Elmina, Ghana: Elmina Castle, an old Portuguese fortress - river side and fishing boats - S„o Jorge da Mina castle, Feitoria da Mina, Portuguese Gold Coast - Unesco world heritage site - photo by M.Torres
Elmina, Ghana: Elmina Castle, an old Portuguese fortress – river side and fishing boats – S„o Jorge da Mina castle, Feitoria da Mina, Portuguese Gold Coast – Unesco world heritage site – photo by M.Torres

While modernization has caught up with us, the town still keeps its ancient outlook with most of the houses in the town being constructed over hundreds of years ago. Something the people take pride in and say it reminds them of their ancient past.

Elmina is also one of the busiest fishing towns in Ghana, with a majority of the working population engaging in the trade either as fishermen or fish mongers and distributors.

Politically, the town is the administrative capital of the Komenda Edina Eguafo Abriem Municipal District and is headed by a District Chief Executive (DCE). A traditional chief is however responsible for the enforcement and maintenance of customary laws and traditions.

Elmina remains one of the most visited communities in Ghana by tourists, especially those coming from places like Europe and America and wish to see the last remains of Ghana’s slavery and colonial past.

Bakatue Festival of Elmina: Mark your calendar for July

The Bakatue festival is celebrated by the People of Elmina, found along the south coast of Ghana, just some few kilometres from the Central regional capital, Cape Coast.

The festival is touted to be one of the oldest festivals in Ghana with celebration going back as far as the 1800. This is evidenced in the fact that Governor Cornelis Nagtglass once cited the festival in an official report.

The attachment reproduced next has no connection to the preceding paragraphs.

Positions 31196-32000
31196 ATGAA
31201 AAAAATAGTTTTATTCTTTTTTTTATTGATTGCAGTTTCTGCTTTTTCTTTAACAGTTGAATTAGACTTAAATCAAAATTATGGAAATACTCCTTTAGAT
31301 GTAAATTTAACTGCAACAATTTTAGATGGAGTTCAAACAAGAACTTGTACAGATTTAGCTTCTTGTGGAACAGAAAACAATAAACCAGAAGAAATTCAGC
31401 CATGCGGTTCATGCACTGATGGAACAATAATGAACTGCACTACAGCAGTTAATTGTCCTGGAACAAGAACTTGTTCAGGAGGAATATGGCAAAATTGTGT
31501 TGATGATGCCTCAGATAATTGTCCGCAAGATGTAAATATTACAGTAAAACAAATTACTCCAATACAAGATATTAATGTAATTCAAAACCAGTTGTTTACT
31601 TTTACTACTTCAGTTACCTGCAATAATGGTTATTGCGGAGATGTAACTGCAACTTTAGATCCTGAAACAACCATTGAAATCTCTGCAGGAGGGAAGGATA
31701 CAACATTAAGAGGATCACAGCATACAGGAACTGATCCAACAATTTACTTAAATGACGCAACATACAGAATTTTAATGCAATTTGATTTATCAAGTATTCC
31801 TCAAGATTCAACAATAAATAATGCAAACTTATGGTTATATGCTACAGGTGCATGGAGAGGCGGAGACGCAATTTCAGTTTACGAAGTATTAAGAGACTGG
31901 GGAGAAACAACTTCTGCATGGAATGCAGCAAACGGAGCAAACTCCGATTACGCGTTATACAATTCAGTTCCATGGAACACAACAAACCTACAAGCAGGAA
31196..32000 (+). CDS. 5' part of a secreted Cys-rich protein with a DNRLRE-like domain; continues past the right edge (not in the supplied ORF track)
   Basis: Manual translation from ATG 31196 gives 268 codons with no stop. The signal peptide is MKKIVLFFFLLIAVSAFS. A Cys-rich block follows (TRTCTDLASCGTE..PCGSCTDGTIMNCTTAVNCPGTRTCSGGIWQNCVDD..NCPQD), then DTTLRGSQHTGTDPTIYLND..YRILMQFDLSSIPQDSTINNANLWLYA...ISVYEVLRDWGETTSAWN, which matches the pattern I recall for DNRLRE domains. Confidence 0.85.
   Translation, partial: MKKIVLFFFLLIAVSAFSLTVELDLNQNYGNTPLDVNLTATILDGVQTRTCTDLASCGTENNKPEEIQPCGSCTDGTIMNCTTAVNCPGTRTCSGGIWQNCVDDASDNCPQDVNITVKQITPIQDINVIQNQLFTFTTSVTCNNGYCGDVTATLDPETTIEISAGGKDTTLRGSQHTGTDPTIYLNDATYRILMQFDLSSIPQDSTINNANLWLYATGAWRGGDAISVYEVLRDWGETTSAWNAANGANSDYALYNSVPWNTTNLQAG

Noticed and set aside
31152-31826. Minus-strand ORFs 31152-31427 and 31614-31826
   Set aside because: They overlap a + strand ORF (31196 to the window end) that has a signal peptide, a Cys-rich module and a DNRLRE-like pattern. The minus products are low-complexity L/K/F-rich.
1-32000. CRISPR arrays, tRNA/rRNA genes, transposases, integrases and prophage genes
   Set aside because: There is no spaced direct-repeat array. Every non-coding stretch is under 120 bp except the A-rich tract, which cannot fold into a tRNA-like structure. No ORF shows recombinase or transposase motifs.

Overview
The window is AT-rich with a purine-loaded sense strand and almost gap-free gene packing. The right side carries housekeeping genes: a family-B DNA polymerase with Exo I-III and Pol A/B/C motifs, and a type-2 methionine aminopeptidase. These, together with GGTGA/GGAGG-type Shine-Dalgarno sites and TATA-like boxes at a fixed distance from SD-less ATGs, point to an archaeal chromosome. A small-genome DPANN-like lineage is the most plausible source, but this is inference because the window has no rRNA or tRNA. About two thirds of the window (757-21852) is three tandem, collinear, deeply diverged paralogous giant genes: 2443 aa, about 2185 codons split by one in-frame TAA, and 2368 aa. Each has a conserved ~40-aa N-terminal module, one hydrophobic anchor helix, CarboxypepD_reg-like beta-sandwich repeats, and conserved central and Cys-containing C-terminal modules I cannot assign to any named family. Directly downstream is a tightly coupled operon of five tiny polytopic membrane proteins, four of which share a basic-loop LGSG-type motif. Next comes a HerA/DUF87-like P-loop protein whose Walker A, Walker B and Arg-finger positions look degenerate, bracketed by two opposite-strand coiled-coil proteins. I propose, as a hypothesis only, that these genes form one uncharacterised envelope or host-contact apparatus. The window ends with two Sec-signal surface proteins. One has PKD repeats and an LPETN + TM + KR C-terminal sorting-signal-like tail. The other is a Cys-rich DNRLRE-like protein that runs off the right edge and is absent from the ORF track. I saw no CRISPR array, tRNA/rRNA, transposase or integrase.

Originally, the festival was instituted by the Portuguese to celebrate the founding on Elmina during the early days of colonization. However the festival has over the century, evolved to become a traditional festival of the people and is traditionally celebrated in the first week of the month of July to mark the beginning of the fishing season in the Elmina Township. The festival is also celebrated to offer thanksgiving and appreciation to the gods for a good fishing year and pray for a better year in the coming fishing season.

Bakatue Festival of Elmina
Bakatue Festival of Elmina

During the first week of July when the festival commences, fishermen are barred from going to the sea to fish as a sign of paying homage to the sea gods. During the period, the paramount chief, his counselors, chiefs and Elmina people organize a procession where they offer food of mashed yam, egg and red oil to the river god of the town known as Nana Brenya.

The following day, a durbar is held by the chief, with members of the royal house, chief priest, invited guests and town people all in attendance. After the durbar where various dignitaries deliver speeches, the people proceed to the River Brenya where the Chief priest of the town casts a net into the river to signify the end of the fishing season as well as end to the ban on noise making and drumming. Fishes caught by the Chief Priest’s net are offered to the gods as thanksgiving and officially signify the end of the festival.

Bakatue Festival of Elmina
Bakatue Festival of Elmina

As with most festivals in Ghana, Bakatue attracts people from all walks of life especially Elmina people who live far away in other towns. The period serve as a time for them to come back home to visit their relatives and also take part in the festival